RNAi defends against viruses and transposon movement and in some organisms affets their development. This occurs in two stages, the initiation and effect phases. Initiation occurs when external RNA is found from RNA virses, internal RNA is found that needs to be controlled, or when dsRNA from an engineered gene is detected. Any double stranded DNA is detected, it is the trigger for RNAi. An endonuclease called Dicer digests the RNA into small oligonucleotides called small interfering RNAs (siRNAs). Dicer moves siRNAs to the RNA-induced silencing complex (RISC) which is activated by siRNAs. This is the effector phase. RISC uses RNA helicase to unwind the fragments and the single standed siRNA is used as a template to find complementary sequences. When RISC finds a complementary sequence the argonaut family of enzymes cleave the mRNA which is then degraded by exonucleases. This means that all mRNA complementary to he siRNAs is destroyed. 50 siRNAs is enough to destroy all target mRNA in a cell. This can be done because siRNAs are amplified using RNA-dependent RNA polymerase (RdRP) which creates more dsRNA, which dicer recognised and so the cycle begins again. RNAi can also repress gene expression permanently by converting target genes into heterochromatin. See figure 5.11, 5.12, 5.13 and 5.14.
Gene expression modulation
During development of C. elegans small miRNAs are transcribed which regulate gene expression by blocking mRNA translation. These are present in plants and humans too. This is RNAi induced by genomic miRNAs. These miRNAs can bind to the 3’UTR or they bind to the target mRNA itself. Drosophila use pri-microRNAs which are transcribed as polycistronically and then cleaved into pre-miRNAs. These exit the nucleus and dicer recognises them because they loop round to form dsRNA. The loop structure is cleaved by dicer and RISC separates the two strands. There is a tolerance for a few mismatch pairs in some animals whereas plants require perfect matches to cleave and degrade target mRNA. miRNAs do not fully deactivate mRNAs but a class of RNAs called circular RNAs (circRNA) has binding sites for miRNA to counteract their effect, binding to them to prevent them binding to mRNA.
RNAi can be used to eliminate a protein from an organism without needing to knock out the gene with genetic engineering. C. elegans can take up dsRNA through either eating E. coli which is expressing the dsRNA, injecting the eggs with dsRNA or by simply having the dsRNA in solution. The outcome is that the dsRNA enters the work, dicer cleaves the dsRNA into chunks that then activate RISC to block target mRNAs.
Delivering RNAi to Drosophila is done by microinjecting it directly into a developing egg. The dsRNA enters the embryo while it develops and knocks out proteins of interest during the whole development.
Adding dsRNA to mammalinan cell lines generally causes an antiviral responce which produces interferon which degrades the cells. Instead of using long dsRNA like in C. elegans and Drosophila, smaller dsRNAs of 30 or so bases long are used to activate the mammalian versions of Dicer and RISC. This muted the expression of the target mRNA and was able to prevent the protein in question from being synthesised. siRNAs made by the Diver enzyme are short dsRNAs with 3’ overhangs 2 bases long (made of uracil) - siRNAs like these were made synthetically by taking an in-vitro transcript of dsRNA and adding to it purified Dicer to make siRNAs. This is done by PCR amplifying the gene to be suppressed including its promoter sequences and then creating in-vitro RNA transcripts. mRNAs can form secondary structures which makes it difficult to determine which siRNAs will interfere and so many siRNAs must be tested. siRNAs can be delivered to mammalian cells by microinjection, transfection, or liposomes.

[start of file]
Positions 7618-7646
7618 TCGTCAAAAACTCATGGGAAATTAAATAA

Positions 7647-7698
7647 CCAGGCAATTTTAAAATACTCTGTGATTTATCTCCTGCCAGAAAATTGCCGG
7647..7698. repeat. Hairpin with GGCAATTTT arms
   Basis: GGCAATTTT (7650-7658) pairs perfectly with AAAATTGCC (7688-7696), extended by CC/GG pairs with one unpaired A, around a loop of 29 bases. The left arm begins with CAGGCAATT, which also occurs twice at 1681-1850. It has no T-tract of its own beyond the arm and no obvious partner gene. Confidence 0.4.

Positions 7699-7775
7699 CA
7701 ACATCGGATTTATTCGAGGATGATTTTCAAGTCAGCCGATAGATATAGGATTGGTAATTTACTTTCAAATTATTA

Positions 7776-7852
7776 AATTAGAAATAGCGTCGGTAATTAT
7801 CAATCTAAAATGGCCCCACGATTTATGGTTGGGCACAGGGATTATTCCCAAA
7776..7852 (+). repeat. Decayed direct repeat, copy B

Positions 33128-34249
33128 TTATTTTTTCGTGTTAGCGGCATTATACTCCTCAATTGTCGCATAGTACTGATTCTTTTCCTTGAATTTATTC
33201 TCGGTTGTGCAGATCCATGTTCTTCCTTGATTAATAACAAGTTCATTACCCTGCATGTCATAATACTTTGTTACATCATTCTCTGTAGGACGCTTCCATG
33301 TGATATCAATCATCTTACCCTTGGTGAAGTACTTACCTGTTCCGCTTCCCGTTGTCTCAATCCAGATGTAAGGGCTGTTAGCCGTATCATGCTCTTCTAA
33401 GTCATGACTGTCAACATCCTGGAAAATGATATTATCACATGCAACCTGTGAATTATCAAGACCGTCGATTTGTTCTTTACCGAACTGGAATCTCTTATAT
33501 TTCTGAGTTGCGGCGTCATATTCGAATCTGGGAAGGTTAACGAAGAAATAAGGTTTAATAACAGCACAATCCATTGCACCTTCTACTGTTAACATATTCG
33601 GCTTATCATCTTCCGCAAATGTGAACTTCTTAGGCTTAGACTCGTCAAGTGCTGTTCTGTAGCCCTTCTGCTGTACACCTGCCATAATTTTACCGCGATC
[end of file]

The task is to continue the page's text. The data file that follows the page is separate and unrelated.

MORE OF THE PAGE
One can also use short hairpin RNAs (shRNA) to induce RNAi in mammals. These mimic the structure of microRNA, and are created by transcribing an RNA strand with one end complementary to the other with an inturrupting sequence in the middle to allow the RNA to loop round and form hydrogen bonds (figure 5.18). In vivo these RNAs can be expressed by adding the promoter for RNA polymerase III. If 4-5 thymines are red by RNA polymerase III then it will stop and will not activate the enzymes adding the poly(A) tail and modified guanine cap the the RNA, therefore creating a shRNA capable of RNAi.
Putting shRNAs into vectors has the effect of sustaining the gene supression whereas simply adding it to a mammalian cell culture will only have temporary gene knockut.
An entire genome can be screened by expressing each gene sequence as dnRNA. Every clone in the library suppresses a gene using RNAi, therefore a library like this could be used to screen every protein in an organism for its function. A C. elegans RNAi library containing its entire genome has been created in E. coli then these E. coli are fed to the worm which triggers the RNAi response and removes one of the proteins from the entire work. This has allowed for identificaiton of genes whose suppression kills the embryo or causes developmental defects while the function of these genes wasn’t known before.
RNAi libraries are constructed by isolating an organisms genes in the cDNA form and amplifying them using PCR. These are then cloned into vectors. PCR is done with two polymerases and two promoters so that when the vector is transcribed, both the sense and antisense transcript are made, which then anneal and activate RNAi.